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Performing Ethics Through Film StyleLevinas with the Dardenne Brothers, Barbet Schroeder and Paul Schrader$
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Edward Lamberti

Print publication date: 2019

Print ISBN-13: 9781474444002

Published to Edinburgh Scholarship Online: May 2020

DOI: 10.3366/edinburgh/9781474444002.001.0001

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Levinasian Limits of Performativity in Mishima: A Life in Four Chapters

Levinasian Limits of Performativity in Mishima: A Life in Four Chapters

Chapter:
(p.170) Chapter 8 Levinasian Limits of Performativity in Mishima: A Life in Four Chapters
Source:
Performing Ethics Through Film Style
Author(s):

Edward Lamberti

Publisher:
Edinburgh University Press
DOI:10.3366/edinburgh/9781474444002.003.0012

This chapter considers Paul Schrader’s film Mishima: A Life in Four Chapters (1985), a biopic on the life of the Japanese writer Yukio Mishima, and uses three different styles – black and white for the past, realistic, gritty colour for the present and highly stylised colour and décor for dramatic stagings from his novels. This fusion of styles is fitting for the subject: Mishima lived his life as performance art, and Schrader’s uses of film style perform Mishima’s own tendency towards performance. This, the chapter argues, is a Levinasian approach to the subject on Schrader’s part, as the film is open to exploring Mishima’s Otherness. But this also creates a limit in the film, as the viewer becomes aware that the film is unable (necessarily, in a Levinasian sense) to get truly close to Mishima’s Otherness. To try to would be unethical; to fail to is paradoxically a Levinasian move, as it reinforces the Otherness that no portrait can hope to unlock.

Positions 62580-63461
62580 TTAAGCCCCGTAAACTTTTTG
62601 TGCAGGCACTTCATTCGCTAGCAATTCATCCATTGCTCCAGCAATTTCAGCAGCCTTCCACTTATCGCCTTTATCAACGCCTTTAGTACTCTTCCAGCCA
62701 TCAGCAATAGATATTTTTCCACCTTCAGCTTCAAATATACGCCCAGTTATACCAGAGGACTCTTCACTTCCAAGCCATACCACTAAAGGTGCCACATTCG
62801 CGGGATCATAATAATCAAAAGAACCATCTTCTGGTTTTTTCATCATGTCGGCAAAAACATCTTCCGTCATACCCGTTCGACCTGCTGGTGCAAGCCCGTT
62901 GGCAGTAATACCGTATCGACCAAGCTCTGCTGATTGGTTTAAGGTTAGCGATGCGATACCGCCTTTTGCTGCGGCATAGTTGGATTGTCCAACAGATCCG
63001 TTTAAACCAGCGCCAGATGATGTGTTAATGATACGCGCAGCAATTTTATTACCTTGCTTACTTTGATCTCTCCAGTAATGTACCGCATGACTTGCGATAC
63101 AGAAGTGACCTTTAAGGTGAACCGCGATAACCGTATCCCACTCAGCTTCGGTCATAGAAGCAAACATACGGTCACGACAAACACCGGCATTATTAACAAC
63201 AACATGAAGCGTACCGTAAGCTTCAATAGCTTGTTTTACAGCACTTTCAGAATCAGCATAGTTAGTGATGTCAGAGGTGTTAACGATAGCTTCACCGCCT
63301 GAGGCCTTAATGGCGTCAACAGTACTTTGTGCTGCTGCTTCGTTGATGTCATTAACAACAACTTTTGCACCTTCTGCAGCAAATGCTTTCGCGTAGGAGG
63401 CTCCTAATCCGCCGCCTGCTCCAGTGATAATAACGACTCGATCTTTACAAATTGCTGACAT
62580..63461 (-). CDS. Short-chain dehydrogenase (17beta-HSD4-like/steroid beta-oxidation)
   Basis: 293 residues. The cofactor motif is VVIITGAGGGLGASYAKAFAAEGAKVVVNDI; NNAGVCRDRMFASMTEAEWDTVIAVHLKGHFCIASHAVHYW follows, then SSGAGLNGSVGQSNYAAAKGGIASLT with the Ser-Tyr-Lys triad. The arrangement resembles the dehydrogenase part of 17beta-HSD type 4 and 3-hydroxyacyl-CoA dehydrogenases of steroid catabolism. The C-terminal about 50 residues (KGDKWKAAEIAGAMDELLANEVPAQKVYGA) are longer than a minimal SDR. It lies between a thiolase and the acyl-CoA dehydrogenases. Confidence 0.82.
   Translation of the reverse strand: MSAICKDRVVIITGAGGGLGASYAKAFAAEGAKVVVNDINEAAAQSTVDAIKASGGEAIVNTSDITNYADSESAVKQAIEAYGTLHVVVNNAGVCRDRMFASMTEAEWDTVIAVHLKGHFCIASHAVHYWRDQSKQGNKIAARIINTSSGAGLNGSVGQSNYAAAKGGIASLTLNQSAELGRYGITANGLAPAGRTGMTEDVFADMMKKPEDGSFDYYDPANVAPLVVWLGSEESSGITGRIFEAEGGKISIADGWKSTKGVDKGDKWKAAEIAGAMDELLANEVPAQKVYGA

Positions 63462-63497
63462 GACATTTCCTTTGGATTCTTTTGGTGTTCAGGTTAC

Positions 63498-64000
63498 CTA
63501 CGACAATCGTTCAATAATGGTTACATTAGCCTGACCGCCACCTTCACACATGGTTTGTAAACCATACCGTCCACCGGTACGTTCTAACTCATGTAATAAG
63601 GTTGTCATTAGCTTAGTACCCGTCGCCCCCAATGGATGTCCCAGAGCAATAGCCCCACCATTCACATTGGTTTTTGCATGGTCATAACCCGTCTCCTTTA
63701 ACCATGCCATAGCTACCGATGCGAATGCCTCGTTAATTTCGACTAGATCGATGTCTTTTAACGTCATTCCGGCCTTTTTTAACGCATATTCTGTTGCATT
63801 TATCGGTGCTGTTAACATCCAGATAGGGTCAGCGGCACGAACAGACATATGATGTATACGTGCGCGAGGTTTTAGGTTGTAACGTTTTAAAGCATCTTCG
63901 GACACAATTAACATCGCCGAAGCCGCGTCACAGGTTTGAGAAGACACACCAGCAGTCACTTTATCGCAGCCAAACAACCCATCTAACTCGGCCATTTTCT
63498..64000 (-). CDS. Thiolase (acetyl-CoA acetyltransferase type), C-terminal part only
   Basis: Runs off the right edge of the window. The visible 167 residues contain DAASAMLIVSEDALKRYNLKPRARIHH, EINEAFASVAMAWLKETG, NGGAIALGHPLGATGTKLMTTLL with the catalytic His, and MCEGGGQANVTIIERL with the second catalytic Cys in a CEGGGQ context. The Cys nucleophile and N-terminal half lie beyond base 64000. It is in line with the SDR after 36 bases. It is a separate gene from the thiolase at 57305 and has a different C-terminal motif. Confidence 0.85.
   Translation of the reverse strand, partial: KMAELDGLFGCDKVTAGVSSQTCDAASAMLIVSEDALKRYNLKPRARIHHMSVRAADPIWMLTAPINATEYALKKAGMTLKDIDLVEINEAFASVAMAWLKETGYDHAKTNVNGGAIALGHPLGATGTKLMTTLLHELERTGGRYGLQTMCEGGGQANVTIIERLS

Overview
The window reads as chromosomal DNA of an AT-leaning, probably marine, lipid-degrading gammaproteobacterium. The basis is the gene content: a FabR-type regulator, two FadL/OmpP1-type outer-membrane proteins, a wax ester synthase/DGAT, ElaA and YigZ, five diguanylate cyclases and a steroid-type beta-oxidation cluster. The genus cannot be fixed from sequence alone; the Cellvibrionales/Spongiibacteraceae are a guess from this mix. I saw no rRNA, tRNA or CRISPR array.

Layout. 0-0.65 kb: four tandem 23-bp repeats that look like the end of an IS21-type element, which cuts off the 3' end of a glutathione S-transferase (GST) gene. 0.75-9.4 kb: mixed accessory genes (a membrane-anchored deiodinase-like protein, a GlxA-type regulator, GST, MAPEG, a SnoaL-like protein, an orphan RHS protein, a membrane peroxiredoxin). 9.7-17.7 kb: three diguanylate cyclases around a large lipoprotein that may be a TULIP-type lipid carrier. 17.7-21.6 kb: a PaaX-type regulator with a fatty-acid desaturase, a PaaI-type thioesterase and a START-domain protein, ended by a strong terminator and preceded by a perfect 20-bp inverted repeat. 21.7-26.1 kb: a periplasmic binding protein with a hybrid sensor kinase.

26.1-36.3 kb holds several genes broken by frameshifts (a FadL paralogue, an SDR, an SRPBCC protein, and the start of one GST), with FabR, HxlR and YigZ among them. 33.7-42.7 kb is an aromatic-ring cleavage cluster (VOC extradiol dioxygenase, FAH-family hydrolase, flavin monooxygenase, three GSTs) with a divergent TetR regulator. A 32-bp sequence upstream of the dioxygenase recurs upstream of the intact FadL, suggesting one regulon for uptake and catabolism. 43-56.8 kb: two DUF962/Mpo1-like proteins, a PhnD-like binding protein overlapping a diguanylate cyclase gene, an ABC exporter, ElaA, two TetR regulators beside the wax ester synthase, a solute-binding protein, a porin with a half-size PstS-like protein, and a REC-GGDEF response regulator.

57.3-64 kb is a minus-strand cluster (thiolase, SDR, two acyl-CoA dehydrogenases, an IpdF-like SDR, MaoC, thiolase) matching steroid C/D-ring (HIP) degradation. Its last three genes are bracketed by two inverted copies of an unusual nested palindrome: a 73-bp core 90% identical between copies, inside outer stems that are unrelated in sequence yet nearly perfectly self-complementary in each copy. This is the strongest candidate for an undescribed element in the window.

Keywords:   Paul Schrader, Mishima: A Life in Four Chapters, Film style, Emmanuel Levinas, Yukio Mishima, Otherness, Performance

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